On December fifteenth I visited the Museum of Modern Art for the first time. MoMA currently has a fashion exhibition featuring clothing as basic as a Champion hoodie to sculptural dresses fit for alien bodies. As my bestie Amelia and I wandered through the maze created by the displays, we pointed out which pieces we would actually wear, mainly cocktail dresses with vintage flairs. I then turned to Amelia and said, “I dress like my mom.” Considering the vigor with which Amelia nodded in agreement, I am honestly shocked she is not currently nursing a severe neck injury.
I am rarely lacking in compliments on my clothing. My friends can count feeding my ego among their talents. Fifty percent of the compliments are given because I am wearing a dress, which is the easiest way to trick people into thinking you are more put together than you actually are. Dresses are basically a sack for your body, requiring minimal effort for maximal elegance. In high school, my beauty routine was to roll out of bed twenty minutes after my alarm went off, shove my glasses onto my face, and pull on the closest dress and mismatched socks. Still half-asleep, I would then stumble from my bedroom to the bathroom to the kitchen, having put on a pair of boots somewhere in the middle. By the time I got to school I would be awake and very confused as to why people were acting like Jackie Kennedy had just walked in the door. Oh right, it was because I had put on a dress and people were falling for my façade!
The other fifty percent of compliments are given because Adrienne Brown picked out my clothes. As teenage daughters across America cringe at the thought of admitting their mothers buy their clothes, here I stand, proudly admitting that of the clothes in my closet I have picked out maybe seven pieces. Adrienne has a solid sense of style. That said, when do we, as a society, become embarrassed to have our mothers choose our clothes?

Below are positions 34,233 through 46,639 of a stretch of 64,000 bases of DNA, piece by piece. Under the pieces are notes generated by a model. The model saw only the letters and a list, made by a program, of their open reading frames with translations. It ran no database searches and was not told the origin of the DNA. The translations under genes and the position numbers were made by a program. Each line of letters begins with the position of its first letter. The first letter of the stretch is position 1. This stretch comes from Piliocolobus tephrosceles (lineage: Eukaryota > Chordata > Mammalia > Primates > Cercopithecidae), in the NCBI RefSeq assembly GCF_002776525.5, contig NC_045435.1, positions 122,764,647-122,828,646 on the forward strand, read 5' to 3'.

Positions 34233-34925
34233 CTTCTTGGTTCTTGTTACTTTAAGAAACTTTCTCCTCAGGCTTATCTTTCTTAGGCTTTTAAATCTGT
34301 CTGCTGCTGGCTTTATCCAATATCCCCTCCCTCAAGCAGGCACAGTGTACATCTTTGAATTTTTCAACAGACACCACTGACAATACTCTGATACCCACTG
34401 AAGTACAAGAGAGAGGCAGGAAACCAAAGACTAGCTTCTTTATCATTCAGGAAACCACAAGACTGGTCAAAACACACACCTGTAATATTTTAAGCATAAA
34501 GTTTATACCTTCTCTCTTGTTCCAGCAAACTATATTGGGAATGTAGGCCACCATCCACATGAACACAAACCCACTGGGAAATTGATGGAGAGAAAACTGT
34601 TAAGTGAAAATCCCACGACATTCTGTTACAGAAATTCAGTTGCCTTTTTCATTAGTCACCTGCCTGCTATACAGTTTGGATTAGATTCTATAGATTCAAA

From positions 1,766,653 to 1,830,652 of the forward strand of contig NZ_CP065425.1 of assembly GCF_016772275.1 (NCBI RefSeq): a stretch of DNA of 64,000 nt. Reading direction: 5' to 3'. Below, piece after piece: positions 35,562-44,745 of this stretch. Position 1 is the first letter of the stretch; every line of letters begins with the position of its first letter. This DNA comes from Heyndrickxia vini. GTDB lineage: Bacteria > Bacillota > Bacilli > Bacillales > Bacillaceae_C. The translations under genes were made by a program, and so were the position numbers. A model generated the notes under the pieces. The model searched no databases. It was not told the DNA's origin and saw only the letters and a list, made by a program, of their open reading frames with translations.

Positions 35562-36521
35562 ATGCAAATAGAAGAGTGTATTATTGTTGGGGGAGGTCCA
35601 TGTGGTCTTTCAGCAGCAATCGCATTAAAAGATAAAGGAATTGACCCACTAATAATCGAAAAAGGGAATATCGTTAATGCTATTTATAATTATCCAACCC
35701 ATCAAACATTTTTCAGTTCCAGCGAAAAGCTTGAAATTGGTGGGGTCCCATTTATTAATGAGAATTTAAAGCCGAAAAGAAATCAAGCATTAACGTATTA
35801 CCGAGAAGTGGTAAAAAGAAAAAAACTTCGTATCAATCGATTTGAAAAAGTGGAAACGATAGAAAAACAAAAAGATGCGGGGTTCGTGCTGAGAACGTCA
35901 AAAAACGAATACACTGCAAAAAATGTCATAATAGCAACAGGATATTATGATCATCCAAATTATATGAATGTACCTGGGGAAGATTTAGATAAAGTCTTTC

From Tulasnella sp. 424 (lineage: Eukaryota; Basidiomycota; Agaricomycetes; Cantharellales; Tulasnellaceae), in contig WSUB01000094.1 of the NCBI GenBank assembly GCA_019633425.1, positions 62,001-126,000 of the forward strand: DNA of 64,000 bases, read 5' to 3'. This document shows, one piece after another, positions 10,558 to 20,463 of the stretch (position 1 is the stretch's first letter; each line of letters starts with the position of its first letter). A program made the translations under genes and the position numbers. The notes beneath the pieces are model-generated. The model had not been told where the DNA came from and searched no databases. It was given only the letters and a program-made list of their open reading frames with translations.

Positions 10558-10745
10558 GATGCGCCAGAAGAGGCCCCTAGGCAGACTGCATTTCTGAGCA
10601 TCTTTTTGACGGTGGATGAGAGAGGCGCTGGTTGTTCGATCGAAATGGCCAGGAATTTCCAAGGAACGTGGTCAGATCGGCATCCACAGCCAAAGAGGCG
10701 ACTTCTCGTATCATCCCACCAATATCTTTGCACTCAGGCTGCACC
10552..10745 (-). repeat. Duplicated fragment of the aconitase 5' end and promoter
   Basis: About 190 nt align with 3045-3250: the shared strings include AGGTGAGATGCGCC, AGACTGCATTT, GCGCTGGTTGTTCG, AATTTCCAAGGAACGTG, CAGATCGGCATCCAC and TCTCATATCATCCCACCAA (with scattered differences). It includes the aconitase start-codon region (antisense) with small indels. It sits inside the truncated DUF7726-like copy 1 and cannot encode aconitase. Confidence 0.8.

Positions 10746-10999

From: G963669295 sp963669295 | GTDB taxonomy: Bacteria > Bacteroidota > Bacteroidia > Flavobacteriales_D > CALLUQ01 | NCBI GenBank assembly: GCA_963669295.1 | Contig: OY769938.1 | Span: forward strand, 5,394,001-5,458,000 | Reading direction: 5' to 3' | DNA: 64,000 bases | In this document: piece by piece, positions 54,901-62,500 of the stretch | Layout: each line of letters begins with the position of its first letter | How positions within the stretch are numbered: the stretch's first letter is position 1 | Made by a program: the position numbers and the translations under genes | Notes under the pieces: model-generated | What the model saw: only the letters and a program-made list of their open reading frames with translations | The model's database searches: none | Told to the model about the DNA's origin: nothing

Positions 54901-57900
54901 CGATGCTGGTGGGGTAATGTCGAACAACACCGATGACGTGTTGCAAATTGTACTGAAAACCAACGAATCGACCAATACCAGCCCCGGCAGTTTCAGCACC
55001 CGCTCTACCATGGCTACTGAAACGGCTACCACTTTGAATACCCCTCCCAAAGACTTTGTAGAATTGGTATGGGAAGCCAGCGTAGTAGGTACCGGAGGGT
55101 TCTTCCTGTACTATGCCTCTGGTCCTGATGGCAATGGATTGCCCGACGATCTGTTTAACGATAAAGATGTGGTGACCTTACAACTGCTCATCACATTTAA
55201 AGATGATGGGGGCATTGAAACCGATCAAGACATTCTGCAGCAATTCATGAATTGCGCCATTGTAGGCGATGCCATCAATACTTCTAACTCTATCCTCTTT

While at MoMA, a class of first graders on a field trip passed by me and Amelia. (Sidenote: the teacher referred to her collection of students not as classmates, but as colleagues, and I thought that was hilarious. The teacher glared at me when I laughed. I have since become more liberal in my use of the term colleague.) Leading the pack of the colleagues was a little girl skipping in silver leggings, a pink sweater, and sparkly shoes. The other six-year-olds, distinctly less fashionable but no less presentable, following this little girl surely did not purchase their outfits. None of them were mismatched or messy, so the conclusion can be drawn that a responsible adult dressed them for their big museum outing. Good decisions had been made by their wranglers! Yet, in about six years, these children would try to rebel against their parents by choosing their own clothes.
I was in sixth grade when I dabbled in fashion rebellion. Bra straps and questionable, silk-screened graphics were involved. However, I soon realized that the clothing I looked best in were pieces my mother chose for me. Of course those clothes looked best; I have the same body type as my mother, and she has been dressing this body for thirty years longer than I have. She knows what looks good on it.
Amelia has already vehemently agreed that I look like my mother. However, for the benefit of you, dear reader, I have included Instagram-style flat lays of outfits my mother and I would typically wear during the week, on the weekend, and on a nice evening out at a party or to dinner. See if you can tell who wore what outfits! Ten points to Gryffindor for the winner.
(Figures 1 & 2) Weekday Outfits
(Figures 3 & 4) Weekend Outfits
(Figures 5 & 6) Going Out Outfits
Figure 1 – Adrienne
Figure 2 – Julianne
Figure 3 – Julianne
Figure 4 – Adrienne
Figure 5 – Julianne
Figure 6 – Adrienne